It’s been a while since I’ve opened the great grimoire of doom and inscribed a new entry. I’ve been busier than a kobold berserker with St. Vitus dance. Since we last met (over brimming tankards of dark ale), a lot of new music has been released, and I’ve written up some reviews and recommendations to serve you well on your journey…
The oddly-named Yoga’s first full-length, Megafauna is one of the most compelling and unsettling records that I’ve heard in a long time. Like the first time I listened to Coil or Nurse With Wound and really “got it,” really connected and understood it. It wasn’t just noise fraught with artsy intentions; there was something decidedly emotional about it. Mysterious chimes, drones, and bells invoke a wholly unearthly sound-world. The aggressive guitars and drums are almost secondary to all the other dimensions. Like shadows on a frost-choked landscape, Megafauna‘s creepiest tracks are also the most beautiful and brilliant.
From Georgia’s favorite sons, Blue Record is the official companion to 2007’s Red Album, and marks the debut of Peter Adams on guitar (having replaced Brian Blickle). With vorpal blade precision, Baroness have effectively created a sacred writ of an album — a testament to their progression and power. Blue Record contains powerhouse riffs, groovy cosmic dirges, atmospheric acoustic balladry, and total and utter badassery. A double CD version exists with some live tracks from Roadburn 2009. Get it now. Blue Record is my pick for the metal album that will show up on most “Best of 2009” lists.
You may remember Wrnlrd from the Flingco Sound Systems “Black Box” – Myrmidon is the seventh full-length from the Virginia ”horde.” Wrnrld — the only black metal band I know of that incorporates a banjo. Wrnlrd create a completely unclassifiable sound — distilled from nightmares into a bristling squall of evil. Layered with creepy vocals and crunchy guitars and recorded over six months by two different teams of musicians, Myrmidon is bursting with both dread and innovation of the genre. Strange and terrifying blasts of thorny sound that ooze, sting and leave an indelible impression on your eardrums.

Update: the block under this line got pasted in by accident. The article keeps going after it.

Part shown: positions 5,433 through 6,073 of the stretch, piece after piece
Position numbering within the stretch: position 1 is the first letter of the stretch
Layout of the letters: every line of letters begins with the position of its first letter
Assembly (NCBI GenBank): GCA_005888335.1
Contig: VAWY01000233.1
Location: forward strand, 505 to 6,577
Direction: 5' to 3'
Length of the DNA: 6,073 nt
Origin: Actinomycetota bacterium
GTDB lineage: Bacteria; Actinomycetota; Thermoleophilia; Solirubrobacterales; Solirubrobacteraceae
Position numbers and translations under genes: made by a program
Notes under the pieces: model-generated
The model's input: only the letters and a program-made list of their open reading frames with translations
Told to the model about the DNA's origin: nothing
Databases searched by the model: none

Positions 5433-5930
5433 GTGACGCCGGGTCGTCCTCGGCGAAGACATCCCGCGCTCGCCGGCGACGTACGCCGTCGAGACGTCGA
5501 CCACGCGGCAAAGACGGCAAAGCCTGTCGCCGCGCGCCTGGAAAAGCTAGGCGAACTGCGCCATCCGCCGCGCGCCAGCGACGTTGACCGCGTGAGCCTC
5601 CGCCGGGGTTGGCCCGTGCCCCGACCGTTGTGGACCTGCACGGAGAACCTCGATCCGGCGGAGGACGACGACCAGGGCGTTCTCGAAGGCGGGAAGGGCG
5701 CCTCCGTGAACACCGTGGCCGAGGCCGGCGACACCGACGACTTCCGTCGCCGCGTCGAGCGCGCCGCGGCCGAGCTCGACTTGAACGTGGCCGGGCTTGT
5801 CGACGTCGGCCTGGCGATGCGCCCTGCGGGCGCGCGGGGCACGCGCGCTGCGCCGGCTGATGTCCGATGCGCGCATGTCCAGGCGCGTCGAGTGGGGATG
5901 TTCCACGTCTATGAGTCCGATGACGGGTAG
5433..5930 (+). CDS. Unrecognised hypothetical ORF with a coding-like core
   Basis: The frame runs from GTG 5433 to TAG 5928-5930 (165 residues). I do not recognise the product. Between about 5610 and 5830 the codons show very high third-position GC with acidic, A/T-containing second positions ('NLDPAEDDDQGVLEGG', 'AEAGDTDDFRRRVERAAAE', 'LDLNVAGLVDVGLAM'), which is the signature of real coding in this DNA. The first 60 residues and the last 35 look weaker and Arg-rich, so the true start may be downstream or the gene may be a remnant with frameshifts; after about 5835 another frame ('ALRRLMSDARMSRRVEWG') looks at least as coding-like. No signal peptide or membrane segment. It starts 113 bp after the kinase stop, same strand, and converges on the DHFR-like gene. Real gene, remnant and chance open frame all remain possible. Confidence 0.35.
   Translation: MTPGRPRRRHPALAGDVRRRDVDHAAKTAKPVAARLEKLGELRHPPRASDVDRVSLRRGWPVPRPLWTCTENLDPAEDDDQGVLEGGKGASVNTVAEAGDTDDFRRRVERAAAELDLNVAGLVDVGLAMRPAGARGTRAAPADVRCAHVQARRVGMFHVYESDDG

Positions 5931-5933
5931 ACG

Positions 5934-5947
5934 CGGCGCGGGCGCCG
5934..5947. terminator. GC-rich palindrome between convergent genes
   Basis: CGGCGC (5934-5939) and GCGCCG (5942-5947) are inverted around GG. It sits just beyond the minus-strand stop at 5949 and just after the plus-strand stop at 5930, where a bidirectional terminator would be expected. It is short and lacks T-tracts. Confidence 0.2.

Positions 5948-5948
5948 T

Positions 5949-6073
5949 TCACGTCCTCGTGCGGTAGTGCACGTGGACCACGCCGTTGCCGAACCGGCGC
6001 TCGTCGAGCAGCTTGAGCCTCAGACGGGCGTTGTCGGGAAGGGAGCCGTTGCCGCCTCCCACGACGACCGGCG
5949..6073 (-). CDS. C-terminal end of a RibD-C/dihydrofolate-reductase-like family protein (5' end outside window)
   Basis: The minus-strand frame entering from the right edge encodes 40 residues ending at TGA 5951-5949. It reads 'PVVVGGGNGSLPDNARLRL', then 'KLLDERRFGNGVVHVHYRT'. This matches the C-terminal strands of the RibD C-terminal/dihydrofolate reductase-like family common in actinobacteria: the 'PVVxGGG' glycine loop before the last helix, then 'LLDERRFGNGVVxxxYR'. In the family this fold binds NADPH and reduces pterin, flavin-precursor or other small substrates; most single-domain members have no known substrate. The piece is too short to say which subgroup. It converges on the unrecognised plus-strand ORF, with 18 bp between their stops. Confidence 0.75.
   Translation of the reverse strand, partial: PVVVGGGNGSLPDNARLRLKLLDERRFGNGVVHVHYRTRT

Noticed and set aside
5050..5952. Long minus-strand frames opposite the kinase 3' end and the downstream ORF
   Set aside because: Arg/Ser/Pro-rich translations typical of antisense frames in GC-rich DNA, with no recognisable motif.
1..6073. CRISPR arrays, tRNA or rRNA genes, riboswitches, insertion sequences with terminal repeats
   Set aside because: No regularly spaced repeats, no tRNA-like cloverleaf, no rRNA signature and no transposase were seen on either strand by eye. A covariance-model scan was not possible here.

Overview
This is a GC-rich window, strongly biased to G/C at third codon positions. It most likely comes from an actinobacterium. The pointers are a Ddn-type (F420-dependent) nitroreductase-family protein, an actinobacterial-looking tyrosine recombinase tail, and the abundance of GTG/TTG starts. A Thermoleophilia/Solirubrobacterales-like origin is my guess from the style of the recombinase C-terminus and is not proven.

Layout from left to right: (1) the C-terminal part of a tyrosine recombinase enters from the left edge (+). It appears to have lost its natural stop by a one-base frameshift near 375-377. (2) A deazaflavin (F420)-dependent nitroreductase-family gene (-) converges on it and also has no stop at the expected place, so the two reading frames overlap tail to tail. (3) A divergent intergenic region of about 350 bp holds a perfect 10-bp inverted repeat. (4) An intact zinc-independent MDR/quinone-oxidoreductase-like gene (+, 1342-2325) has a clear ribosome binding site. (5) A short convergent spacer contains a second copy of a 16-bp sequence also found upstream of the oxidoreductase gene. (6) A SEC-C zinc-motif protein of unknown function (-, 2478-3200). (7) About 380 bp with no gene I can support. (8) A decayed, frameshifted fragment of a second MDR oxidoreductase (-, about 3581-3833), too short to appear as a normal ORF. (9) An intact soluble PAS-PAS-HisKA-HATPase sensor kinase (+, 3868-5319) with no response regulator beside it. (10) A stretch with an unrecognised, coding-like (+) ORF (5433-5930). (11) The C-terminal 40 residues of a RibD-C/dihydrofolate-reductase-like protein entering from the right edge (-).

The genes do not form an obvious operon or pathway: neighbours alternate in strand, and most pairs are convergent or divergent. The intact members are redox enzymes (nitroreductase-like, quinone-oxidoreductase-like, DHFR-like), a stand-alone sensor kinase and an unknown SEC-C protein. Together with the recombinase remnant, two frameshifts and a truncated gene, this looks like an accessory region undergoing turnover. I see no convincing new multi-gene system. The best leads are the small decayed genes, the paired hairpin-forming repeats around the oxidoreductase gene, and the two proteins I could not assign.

At last, the long-awaited debut from doom supergroup Shrinebuilder, featuring Scott “Wino” Weinrich (St. Vitus, Hidden Hand, etc.), Scott Kelly (Neurosis), Al Cisneros (Sleep, Om), and Dale Crover (The Melvins). It’s an amazing ride of a record. Five tightly constructed songs that reflect their collective talents. Each song is a heavy epic, hewn from sonic mind-stuff – the grizzled statesman Wino trades off riffs with Kelly, a veteran in his own right. Al Cisneros gets a lengthy passage to ruminate with a very Om-like chant during “Pyramid of the Moon.” Dale Crover drives the whole beast with chops that only being the backbone of the mighty Melvins can give you. I can only hope that there’s much more to come from Shrinebuilder. With so much going on with each member (including a full-on St. Vitus reunion for Wino!), it will no doubt be a long, hard wait for the next one. I hope to be checking them out next week in B’more. Maybe I’ll see you there.